Kryste’s Other Saint medal for Today, Saint Jude
Yesterday, I finally figured out Saint Jude with more clarity! Before today, for me, understanding Saint Jude was as easy as nailing Jell-O to a wall. Yet now, I have better understanding. Saint Jude is known as the Patron of Impossible Situations and Hopeless Causes. I was pulling together hundreds and hundreds of medals Tuesday morning and had a relic related to Saint Jude. How there can be anything reliquary from Saint Jude is baffling. On my table, however, is a relic from Saint Jude. That’s what it says: “SAINT JUDE RELIC” from the Rosary Shrine of Saint Jude (212-535-3664).
I was moving Saint Joseph medals and other Saint Christopher iconography and had to make space for these Saint Jude treasures. That’s when things finally unfolded. Before today, Saint Jude was the patron of hopeless causes and impossible situations whom my mother prayed to after my brother Kevin was paralyzed in a car accident. She even had a Saint Jude statue put in our backyard.
The prayer on the Saint Jude relic on the table goes like this:
O Holy St. Jude, help me when I feel hopeless and alone. Come to my aid in this great need, and ask God to assist me in my troubles and sufferings, particularly for (here state your request). Amen.
So, I’m sure most of you have had this all figured out already, but I finally realized Saint Jude is the patron saint for, not of, hopeless causes and impossible situations. Saint Jude offers endurance during the toughest times. He doesn’t fix anything. And like Saint Joseph, there are no cures in the proverbial carpenter’s toolbox. He steps in and helps us cope and make it through trials and tribulations.
Brushing Up on Shining Medals and Digging through the Saint Medals Dug Up after Katrina.
The other day, Casey’s 5 year-old boys, Dean & Louis were in the Studio with us, running around like 5 year-olds. They had two of our gold boxes and were putting medals in them and saying things about the “coins” and also saying “we’re rich!” After they all left, I was gathering up the boxes of medals the boys had gathered. In one box, they had gathered a bunch of flood medals. Rectangular Saint Christopher medals with a surfer on the back. That immediately made me think of Steve P.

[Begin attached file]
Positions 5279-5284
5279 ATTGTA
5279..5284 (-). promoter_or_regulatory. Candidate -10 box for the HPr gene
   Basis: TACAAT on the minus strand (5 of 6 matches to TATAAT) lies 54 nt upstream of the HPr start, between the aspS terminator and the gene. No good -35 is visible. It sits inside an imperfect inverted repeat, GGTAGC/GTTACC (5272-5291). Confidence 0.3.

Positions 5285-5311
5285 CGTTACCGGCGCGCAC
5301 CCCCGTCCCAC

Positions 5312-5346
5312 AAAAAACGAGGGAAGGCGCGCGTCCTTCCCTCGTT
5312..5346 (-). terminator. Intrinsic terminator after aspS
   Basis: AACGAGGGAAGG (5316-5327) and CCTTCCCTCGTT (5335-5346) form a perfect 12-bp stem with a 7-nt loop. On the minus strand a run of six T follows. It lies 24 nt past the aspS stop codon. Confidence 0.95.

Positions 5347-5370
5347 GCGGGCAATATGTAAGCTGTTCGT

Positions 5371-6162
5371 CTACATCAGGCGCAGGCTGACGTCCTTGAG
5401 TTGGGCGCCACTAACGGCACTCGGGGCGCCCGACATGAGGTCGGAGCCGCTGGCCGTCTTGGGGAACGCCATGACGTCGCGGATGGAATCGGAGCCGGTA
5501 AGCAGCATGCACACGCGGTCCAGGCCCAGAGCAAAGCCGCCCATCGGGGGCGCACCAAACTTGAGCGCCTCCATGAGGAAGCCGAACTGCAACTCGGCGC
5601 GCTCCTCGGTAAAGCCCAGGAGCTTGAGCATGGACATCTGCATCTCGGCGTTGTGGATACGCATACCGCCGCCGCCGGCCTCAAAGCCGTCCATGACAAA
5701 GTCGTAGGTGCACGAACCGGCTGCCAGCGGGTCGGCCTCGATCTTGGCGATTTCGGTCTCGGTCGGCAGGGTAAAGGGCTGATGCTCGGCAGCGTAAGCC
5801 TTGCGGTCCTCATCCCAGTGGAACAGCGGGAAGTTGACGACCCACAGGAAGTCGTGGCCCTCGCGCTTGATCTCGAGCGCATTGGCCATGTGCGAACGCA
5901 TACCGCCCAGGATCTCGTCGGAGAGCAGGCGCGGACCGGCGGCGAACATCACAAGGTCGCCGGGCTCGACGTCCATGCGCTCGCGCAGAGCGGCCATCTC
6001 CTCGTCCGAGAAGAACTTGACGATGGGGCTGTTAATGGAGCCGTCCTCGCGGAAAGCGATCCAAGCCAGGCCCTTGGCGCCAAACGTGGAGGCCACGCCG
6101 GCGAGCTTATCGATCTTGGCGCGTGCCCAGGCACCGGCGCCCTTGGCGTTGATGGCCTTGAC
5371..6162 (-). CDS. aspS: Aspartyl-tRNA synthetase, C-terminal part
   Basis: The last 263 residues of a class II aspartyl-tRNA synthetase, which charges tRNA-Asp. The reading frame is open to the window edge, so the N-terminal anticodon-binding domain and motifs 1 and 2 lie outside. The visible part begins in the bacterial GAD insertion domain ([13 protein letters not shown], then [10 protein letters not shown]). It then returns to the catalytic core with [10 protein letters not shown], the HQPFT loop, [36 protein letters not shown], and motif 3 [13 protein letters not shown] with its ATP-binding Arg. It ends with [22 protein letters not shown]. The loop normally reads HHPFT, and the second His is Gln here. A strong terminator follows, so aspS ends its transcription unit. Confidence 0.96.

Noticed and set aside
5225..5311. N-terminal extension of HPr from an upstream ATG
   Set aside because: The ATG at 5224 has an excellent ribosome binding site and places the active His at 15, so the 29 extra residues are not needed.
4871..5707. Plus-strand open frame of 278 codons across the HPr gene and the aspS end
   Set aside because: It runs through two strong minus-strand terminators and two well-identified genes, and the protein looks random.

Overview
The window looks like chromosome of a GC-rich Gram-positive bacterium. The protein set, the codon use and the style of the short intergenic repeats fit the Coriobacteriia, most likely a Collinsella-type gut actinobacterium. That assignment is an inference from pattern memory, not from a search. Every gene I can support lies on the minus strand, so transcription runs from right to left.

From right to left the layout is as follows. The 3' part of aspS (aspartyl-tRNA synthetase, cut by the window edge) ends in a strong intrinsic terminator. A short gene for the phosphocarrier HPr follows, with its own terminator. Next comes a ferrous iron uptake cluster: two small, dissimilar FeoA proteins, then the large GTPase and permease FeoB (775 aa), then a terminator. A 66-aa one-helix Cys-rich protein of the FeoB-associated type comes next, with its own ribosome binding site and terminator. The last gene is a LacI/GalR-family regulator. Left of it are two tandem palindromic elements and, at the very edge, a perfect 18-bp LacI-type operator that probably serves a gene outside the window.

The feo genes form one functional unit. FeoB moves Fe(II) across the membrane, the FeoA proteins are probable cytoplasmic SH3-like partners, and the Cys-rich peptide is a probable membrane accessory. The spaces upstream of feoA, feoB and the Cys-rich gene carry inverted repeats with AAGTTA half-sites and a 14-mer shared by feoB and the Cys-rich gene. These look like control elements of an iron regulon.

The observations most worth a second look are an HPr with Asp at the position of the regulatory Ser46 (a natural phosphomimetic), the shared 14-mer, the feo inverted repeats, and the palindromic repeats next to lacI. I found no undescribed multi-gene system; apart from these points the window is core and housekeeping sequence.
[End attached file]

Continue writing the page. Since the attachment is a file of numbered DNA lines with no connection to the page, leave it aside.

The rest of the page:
Steve has been buying medals for years and last year he kept buying Saint Christophers for his son and daughter, both surfers in California. (ASIDE: Still waiting for that photo, Steve!) He buys the saint Christopher where we paint the staff and turn it into a surfboard. Now, I had these oddly shaped medals engraved with the words “I AM A SURFER.” No need to create then paint a surfboard. It’s already there. So, we painted two and made one surfer a man and the other female, representing Steve’s kids. And off they will go to Steve who will surely pass them along. Soon, those painted saints can literally and figuratively say “I AM A SURFER” in the Pacific Ocean.
THE NEW MEDAL OF SAINT URSULA
We’ve finally made Saint Ursula, Patron of the Little Mermaid, presentable and ready to visit the USPS and ultimately, mailboxes. Mary D. who has been asking us for Saint Ursula a lot, can finally get the medal she wants. And soon, we will figure out what Saint Ursula can help us with, besides advertising for Disney.
THE NEW STORY OF SAINT PEDRO CALUNGSOD
It was a bit of relief when the Story of Saint Pedro was written. It is done. We should have written his story earlier, especially since we went to his canonization at the Vatican. That was one of the most unique canonizations we have attended. A group of 7 saints were all canonized together. That was a long day but the weather was great and greater still, was looking all around Saint Peter’s Square and seeing folks from all over the world celebrating canonizations together. There was even a New Yorker in the midst, Saint Kateri Tekakawitha, my friend Holly’s favorite saint. Kateri is known as the “Lily of the Mohawks.” She could not see very well and her name can be loosely defined as “She Who Bumps Into Things.” Yet, she gave great insight and foresight to all those celebrating her Canonization in Rome on that October day.
It is done! Finally, the first newsletter of 2021.
Happy New Year, in this, The Year of Saint Joseph. We celebrate the very Happy Death of the year 2020. Tomorrow we will follow a recommendation by waking up early to see the sun rise.
Thanks for reading to the bottom line. Please forward, copy, paste, post and spread the word!
Tags: bruce springsteen, dear evan hanson, immaculate conception, lily of the mohawks, our lady of guadalupe, our lady of the miraculous medal, our lady undoer of knots, pope francis, saint anastasia, saint bernard, saint christopher, saint christopher the surfer, saint dismas, saint joseph, saint joseph the worker, saint juan diego, saint jude, saint kateri tekakawitha, saint maria goretti, saint pedro calungsod, saint rosalie, saint rose of lima, saint ursula, saintsforsinners